Universities are facing a financial crisis after the government declined requests for more funds as the institutions struggle to settle a Ksh. 18 billion debt in statutory deductions.
At a meeting with Education Cabinet Secretary George Magoha on Monday, public university councils were directed to settle Ksh 9 billion debt for the pension of 27,000 staff and Ksh 9 billion PAYE owed to Kenya Revenue Authority (KRA).
They were asked to ensure that the management deducts funds from staff and submits to KRA, NSSF, NHIF and pension schemes.
The KRA has blacklisted some employees of universities for not submitting taxes. Affected staff cannot get compliance certificates to enable them apply for various jobs in the public service.
Already, the Retirement Benefits Authority (RBA) has warned that six public universities risk losing assets such as land and homes to pension schemes after they failed to remit deductions estimated at Sh5 billion.
Prof Magoha has since directed the councils to immediately put in place plans to sack some of their staff, following a decline in the number of students, in order to cut costs.
University councils will also go after non-core staff with professors being spared the sack.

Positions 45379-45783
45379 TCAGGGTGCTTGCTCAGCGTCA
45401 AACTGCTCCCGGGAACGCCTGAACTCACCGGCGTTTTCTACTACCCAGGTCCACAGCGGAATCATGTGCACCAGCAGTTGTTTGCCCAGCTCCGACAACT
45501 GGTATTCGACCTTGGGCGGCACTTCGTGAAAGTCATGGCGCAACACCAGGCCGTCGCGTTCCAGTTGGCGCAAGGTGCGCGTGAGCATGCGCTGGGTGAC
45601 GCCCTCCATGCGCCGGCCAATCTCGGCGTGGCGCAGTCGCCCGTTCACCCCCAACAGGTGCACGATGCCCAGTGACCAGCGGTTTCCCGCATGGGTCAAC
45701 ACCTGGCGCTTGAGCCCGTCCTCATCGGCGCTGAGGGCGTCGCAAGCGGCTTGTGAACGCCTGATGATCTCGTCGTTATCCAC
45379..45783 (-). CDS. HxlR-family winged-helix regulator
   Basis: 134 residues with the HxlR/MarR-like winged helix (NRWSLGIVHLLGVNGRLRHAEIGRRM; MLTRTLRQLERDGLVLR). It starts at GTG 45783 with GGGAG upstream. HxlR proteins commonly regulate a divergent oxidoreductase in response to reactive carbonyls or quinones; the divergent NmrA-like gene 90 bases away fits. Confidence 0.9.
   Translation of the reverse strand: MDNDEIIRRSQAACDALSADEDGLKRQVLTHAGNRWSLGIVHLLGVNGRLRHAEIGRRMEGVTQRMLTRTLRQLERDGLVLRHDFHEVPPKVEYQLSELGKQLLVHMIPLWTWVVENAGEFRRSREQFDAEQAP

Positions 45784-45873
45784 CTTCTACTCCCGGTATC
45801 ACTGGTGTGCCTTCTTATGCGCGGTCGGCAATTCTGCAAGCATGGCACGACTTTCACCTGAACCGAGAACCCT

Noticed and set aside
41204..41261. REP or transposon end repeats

Some departments and universities will be merged. The process will be done in collaboration with the Commission for University Education (CUE).
Public universities’ cash flow has been hit hard following a lower student intake which adversely affected the lucrative parallel degree courses in which students pay fees based at market rates.
This has prompted many universities to delay statutory deductions such as pension, which will see thousands of retirees take home smaller packages as they miss out on investment incomes.
The number of both public and private universities now stands at 74. “If possible, existing universities and campuses can be consolidated for maximum utilisation,” said Prof Magoha when he opened a two-day conference on higher education in Nairobi.
At the same time he has directed government sponsored students not to pay extra fees to the institutions.
Prof Magoha, during a meeting with managers of private universities, said if they are not happy with the current arrangement they should surrender the more than 40,000 students to other universities.
Private universities have been seeking more than Sh5.6 billion from the government saying the Sh2 billion that they are currently allocated is not enough.
Already, private universities have sought the intervention of the National Assembly in order to get more funds. However, Prof Magoha said the ministry will not seek more funds from the Treasury for the institutions.
Kenya Association of Private Universities (Kapu) chairman Mumo Kisau said funds allocated to the institutions are not enough to cater for students’ needs.
Prof Kisau said that allocation to private universities had been reduced by Sh20 million from Sh2bn despite the fact that the number of students had increased.
By Ouma Wanzala